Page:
TriDot_2016_0406_Blog

How to Find Your Best Triathlon Pace

In every facet of the endurance athletic world, pace is an athlete’s bread and butter. In triathlon, it is the sword the triathlete will live and die by. Triathlon pace is tricky because unlike other endurance sports in which you’re maintaining pace for a single repetitive action, in triathlon you’re switching from one discipline to another for a total of three unique sports! Between the disciplines of swimming, biking, and running, your average heart rate and power exertion are not created equal. In other words, your physiological state at race pace will vary throughout the event. This is the nature of triathlon – having to deal with pacing yourself appropriately through each leg of the race. For instance, your average…
TriDot_2016_0404_Blog

Take Heart in the Latest Triathlon Training Metric

Triathletes religiously track Heart Rate (HR). As they should. It’s a great stress metric. It monitors the stress load a body is used to handling as well as what load it can take during strenuous training. Unfortunately, relying on your resting heart rate isn’t the most accurate way to know if you’ve recovered from your previous workout. But take heart (literally) because there’s a relatively new heart-related metric in endurance training. It’s Heart Rate Variability (HRV). And, simply stated, if you're not using it yet, you will be. The Importance of Heart Rate Variability HRV offers a window into the “flexibility of our nervous system” which can be used to guide an optimal triathlon training program. As triathletes well know,…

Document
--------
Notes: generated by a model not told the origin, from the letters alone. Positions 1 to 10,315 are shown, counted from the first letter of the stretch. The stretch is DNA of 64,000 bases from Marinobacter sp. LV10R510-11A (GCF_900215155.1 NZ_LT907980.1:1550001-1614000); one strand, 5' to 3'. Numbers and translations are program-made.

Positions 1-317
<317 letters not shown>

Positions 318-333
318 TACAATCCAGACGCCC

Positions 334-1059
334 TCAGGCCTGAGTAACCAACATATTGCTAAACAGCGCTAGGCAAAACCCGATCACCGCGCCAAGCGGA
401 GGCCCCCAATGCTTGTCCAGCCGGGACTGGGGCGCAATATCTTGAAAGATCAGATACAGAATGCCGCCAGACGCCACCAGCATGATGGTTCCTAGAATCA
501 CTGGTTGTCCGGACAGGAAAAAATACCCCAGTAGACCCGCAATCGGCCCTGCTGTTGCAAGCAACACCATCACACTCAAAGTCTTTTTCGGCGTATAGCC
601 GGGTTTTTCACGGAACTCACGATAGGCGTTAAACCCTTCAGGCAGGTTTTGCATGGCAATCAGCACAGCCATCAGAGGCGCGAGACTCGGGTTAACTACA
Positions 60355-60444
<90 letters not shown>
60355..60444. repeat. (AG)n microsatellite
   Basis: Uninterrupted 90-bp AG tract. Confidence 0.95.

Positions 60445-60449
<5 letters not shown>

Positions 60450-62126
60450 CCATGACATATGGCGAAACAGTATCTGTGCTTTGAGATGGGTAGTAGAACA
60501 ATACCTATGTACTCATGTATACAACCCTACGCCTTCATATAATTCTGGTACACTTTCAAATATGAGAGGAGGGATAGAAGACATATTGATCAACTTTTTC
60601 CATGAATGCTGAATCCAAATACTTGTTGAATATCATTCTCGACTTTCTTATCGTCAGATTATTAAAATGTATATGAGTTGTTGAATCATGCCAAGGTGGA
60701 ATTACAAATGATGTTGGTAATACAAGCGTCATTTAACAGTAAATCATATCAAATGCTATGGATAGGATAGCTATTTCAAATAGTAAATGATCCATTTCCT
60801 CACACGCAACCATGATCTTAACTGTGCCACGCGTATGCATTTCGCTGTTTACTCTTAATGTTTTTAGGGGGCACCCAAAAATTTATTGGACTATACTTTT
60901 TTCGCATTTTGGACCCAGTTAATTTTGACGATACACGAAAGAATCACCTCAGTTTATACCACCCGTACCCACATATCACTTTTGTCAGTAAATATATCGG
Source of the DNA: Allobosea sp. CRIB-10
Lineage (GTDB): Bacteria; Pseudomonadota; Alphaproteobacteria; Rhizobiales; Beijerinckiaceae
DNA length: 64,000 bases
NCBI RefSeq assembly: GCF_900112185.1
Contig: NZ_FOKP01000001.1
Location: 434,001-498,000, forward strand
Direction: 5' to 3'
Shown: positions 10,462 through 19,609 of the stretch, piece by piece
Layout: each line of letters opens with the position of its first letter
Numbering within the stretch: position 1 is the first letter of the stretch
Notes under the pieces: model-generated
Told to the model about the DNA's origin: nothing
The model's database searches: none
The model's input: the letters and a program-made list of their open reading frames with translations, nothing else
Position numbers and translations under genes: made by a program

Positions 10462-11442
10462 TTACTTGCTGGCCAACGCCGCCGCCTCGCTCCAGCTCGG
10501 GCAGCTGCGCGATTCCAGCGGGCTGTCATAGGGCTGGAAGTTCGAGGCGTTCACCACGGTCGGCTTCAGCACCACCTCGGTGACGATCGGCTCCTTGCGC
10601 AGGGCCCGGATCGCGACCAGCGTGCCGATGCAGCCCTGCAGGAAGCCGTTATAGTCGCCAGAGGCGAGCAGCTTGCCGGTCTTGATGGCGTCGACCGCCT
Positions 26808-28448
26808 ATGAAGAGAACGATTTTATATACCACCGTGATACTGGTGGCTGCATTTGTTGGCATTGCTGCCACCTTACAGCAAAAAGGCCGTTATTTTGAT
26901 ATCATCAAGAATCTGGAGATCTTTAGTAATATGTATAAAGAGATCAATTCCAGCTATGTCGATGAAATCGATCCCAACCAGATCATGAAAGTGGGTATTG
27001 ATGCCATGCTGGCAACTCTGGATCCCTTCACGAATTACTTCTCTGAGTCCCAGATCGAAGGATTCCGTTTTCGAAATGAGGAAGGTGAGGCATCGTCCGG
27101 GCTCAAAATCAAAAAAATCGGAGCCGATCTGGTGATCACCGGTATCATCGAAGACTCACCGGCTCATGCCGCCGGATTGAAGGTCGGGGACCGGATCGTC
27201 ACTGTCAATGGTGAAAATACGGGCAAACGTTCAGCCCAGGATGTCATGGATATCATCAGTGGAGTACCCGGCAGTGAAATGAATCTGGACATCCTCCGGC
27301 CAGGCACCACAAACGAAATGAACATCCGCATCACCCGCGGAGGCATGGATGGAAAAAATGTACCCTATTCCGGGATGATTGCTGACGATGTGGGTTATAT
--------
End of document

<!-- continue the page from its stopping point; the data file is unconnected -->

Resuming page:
TriDot_2016_0330_Blog

The Top 3 Triathlon Metrics Most Triathletes Ignore But Shouldn’t – Part III

Previously in this series, we’ve discussed the top three triathlon metrics most triathletes are ignoring but really shouldn’t.  So far we’ve covered Functional Threshold and Bike-to-Run Factor. Lastly, we’ll analyze your Race Execution Percentage (or under the TriDot System the RaceX %) by learning what this is and why it’s so important. Race execution as a triathlon metric may sound strange, but it’s more obvious than you might think. After all, executing on race day is what this is all about! TriDot uses predictive analytics to improve and predict your performance.  For this reason, our proprietary tool, RaceX, is highly instrumental in projecting performance so you can intelligently achieve what you didn’t think was possible. I’m often surprised how many…
TriDot_2016_0329_Blog

The Top 3 Triathlon Metrics Most Triathletes Ignore But Shouldn’t – Part II

Yesterday I introduced the first of three triathlon metrics many triathletes are ignoring but shouldn’t: Functional Threshold. This is a key data metric athletes need to know to improve power capabilities in order to optimize their training and performance. The second key metric the triathlete in training should be paying attention to is their Bike-to-Run Factor (B2R). TriDot uses this key data point to effectively and efficiently train athletes in the bike and run disciplines for the best and most optimized results. As many of you know, half and full distance IRONMAN triathlons are bike and run discipline heavy. If your focus is on long course triathlon, the Bike-to-Run Factor is an especially essential triathlon metric. Bike-to-Run Factor is the…
TriDot_2016_0328_Blog

The Top 3 Triathlon Metrics Most Triathletes Ignore But Shouldn’t – Part I

Swimming, biking, and running without the use of metrics may produce some improvements for the triathlete in training, but only to a moderate extent. If there’s one thing that’s been proven in the sport of triathlon, it’s that aimless training is substantially inefficient. Ultimately, numbers do have meaning. Their trends and patterns offer invaluable insight. The more triathletes can correctly interpret and utilize data, the more likely they are to reach their full potential. However, the sport produces so much data! How do you know which metrics are the most important? It’s probably easier to answer this question by looking at three key metrics triathletes shouldn’t ignore:  Functional Threshold, Bike-to-Run Factor (B2R) and Race Execution Percentage (or RaceX %). These…